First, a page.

Meet Hari Om, a 50-year-old advocate from Ludhiana who is slowly changing the lives of children in a city slum. Here’s how.
“It isn’t a child’s fault if he/she is born into an underprivileged family. All such children need education to succeed in life and shine brightly. But the problem is they usually don’t have anyone to look after them or worry about their education. This injustice, created right at the time of birth of these children, prevents the economic growth of one section of society. This is of major cause of concern for me. This is why, after giving some thought to the matter, I started working on my project to provide quality education to children in need,” says Hari Om Jindal, a Ludhiana-based advocate who runs a school in a slum in the city.
The children in this school used to be rag pickers and beggars once upon a time; today they are learning English, maths and much more.
The school is located in a slum near the Dairy Complex Area of Hambran Road in Ludhiana. It is housed in a simple hut-like construction, with just one room where classes take place in shifts. “I did not want even one child in the slum to be deprived of basic education. It was important to ensure that kids reach the school conveniently – otherwise they would come one day and be absent the next. So I decided to take education right to their doorsteps. I took an open area in the slum and constructed a hut-like room that now acts as a classroom,” says 50-year-old Hari Om who started the school in May 2014.
Hari Om has a unique way of enrolling his students in school. Whenever he comes across children who are rag-picking or collecting garbage, he stops to talk to them.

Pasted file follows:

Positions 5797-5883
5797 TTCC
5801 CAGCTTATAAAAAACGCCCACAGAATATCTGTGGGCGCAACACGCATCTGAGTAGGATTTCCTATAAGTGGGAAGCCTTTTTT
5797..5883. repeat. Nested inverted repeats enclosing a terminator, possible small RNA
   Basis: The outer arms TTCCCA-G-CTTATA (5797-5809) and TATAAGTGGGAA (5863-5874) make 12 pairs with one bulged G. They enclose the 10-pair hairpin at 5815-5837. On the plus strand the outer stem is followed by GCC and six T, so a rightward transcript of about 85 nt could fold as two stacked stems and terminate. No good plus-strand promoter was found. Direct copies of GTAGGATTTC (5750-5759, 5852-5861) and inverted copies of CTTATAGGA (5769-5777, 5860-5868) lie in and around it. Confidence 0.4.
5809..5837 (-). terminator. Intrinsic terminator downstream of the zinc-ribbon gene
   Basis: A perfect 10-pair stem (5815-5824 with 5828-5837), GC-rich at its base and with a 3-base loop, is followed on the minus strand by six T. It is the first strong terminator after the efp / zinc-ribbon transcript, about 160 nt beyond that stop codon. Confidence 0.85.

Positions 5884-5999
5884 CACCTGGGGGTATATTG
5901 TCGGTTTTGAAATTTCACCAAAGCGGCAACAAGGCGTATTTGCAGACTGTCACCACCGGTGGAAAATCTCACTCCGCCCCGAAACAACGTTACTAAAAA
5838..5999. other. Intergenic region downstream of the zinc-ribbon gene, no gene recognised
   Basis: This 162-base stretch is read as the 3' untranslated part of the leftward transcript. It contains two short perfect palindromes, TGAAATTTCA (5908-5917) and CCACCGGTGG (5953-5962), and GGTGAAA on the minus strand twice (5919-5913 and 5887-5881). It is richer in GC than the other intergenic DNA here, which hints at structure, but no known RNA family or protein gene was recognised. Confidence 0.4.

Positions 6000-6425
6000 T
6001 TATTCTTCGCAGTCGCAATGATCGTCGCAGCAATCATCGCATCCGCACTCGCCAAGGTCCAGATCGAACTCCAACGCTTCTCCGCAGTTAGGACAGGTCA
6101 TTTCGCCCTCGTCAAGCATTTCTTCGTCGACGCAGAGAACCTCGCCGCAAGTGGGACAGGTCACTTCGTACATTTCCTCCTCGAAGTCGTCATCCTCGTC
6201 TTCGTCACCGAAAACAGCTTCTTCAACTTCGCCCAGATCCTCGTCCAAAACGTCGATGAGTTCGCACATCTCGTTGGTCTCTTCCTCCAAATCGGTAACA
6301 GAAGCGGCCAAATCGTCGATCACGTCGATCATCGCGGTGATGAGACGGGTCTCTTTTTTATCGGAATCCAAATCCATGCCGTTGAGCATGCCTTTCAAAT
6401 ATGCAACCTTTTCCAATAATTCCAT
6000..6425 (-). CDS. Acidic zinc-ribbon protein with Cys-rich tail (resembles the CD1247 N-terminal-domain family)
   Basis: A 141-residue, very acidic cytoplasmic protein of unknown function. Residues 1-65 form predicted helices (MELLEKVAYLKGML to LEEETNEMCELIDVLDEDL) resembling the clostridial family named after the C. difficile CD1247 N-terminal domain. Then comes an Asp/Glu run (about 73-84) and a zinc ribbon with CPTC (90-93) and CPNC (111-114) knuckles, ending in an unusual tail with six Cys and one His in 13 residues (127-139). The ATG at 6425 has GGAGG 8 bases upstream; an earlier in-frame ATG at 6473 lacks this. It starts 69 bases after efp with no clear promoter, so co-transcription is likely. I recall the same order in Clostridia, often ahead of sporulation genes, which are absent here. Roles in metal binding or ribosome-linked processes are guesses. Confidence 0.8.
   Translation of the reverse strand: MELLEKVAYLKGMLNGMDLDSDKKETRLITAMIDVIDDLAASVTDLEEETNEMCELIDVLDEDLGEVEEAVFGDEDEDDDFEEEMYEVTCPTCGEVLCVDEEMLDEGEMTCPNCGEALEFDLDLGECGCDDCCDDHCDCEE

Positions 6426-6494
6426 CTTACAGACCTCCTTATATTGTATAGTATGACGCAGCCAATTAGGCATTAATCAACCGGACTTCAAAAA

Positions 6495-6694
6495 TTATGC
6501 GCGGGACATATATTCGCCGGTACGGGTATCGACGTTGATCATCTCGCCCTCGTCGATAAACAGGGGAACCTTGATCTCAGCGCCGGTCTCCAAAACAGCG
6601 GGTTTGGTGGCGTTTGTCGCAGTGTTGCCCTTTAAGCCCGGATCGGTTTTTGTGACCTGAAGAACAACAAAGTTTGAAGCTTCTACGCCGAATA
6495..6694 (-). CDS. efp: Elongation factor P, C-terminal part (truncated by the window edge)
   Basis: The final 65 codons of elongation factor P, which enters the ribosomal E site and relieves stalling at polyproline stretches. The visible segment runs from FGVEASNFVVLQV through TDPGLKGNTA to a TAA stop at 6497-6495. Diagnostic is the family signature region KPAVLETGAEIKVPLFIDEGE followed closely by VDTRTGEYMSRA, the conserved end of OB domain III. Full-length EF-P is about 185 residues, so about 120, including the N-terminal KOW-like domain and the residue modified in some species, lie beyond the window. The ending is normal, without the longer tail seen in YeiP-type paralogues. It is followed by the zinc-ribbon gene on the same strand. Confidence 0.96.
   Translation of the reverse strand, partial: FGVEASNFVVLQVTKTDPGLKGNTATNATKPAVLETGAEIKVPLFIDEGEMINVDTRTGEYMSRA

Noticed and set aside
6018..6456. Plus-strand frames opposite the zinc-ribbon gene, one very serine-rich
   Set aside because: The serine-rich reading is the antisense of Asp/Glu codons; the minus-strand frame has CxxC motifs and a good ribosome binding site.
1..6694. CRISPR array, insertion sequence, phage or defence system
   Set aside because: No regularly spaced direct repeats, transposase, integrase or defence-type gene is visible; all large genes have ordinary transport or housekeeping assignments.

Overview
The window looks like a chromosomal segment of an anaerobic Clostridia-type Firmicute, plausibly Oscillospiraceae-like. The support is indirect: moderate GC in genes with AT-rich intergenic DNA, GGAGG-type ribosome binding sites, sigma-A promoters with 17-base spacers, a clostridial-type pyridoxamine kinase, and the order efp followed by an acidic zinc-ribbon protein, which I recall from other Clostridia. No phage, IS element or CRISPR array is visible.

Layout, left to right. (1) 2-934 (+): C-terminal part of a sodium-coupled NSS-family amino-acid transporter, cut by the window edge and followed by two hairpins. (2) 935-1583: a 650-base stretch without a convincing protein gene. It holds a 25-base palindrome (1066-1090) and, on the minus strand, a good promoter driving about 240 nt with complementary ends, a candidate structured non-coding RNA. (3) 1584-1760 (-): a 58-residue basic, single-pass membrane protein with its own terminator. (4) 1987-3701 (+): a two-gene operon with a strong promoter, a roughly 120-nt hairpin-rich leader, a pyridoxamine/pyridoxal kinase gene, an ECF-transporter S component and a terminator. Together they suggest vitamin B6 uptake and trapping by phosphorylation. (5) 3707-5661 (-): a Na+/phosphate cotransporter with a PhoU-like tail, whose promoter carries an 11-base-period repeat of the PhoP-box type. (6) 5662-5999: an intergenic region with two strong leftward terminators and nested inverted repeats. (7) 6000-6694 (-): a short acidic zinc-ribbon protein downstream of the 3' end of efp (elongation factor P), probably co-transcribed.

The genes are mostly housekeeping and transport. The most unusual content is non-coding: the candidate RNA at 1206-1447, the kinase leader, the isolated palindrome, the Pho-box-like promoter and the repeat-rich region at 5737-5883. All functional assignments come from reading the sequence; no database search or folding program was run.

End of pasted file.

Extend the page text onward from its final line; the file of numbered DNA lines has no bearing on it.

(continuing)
He asks them questions about themselves and their families, and distributes sweets and toys among them regularly. While it takes a lot of time to win their trust, he continues to go to the same spot every day.
“They start trusting me over a period of three to four months once they understand that I keep coming for their good. And the next task, after the kids agree to come to school, is to convince their parents. I help them understand the importance of education, which is again a time-consuming process. It is also difficult to get the children to quit rag-picking because it is their source of income. But I never give up on any of them.”
In this way, the school that started with 12 children now has 30 – in the age group of 4 to 14 years.
One of the best things about Hari Om’s school is that children here learn a lot more than just alphabets and numbers. They are taught about things that will help them in everyday life as well. If one class is about sentence formation, another is about the workings of a democracy; and if they learn about division and multiplication one day, it is all about taxes the next. “What I am doing is helping them get a basic understanding of life. They know all about public property, taxation, governance, voting, the Constitution, their fundamental rights and duties, how we select our representatives, how we can hold them accountable, etc.”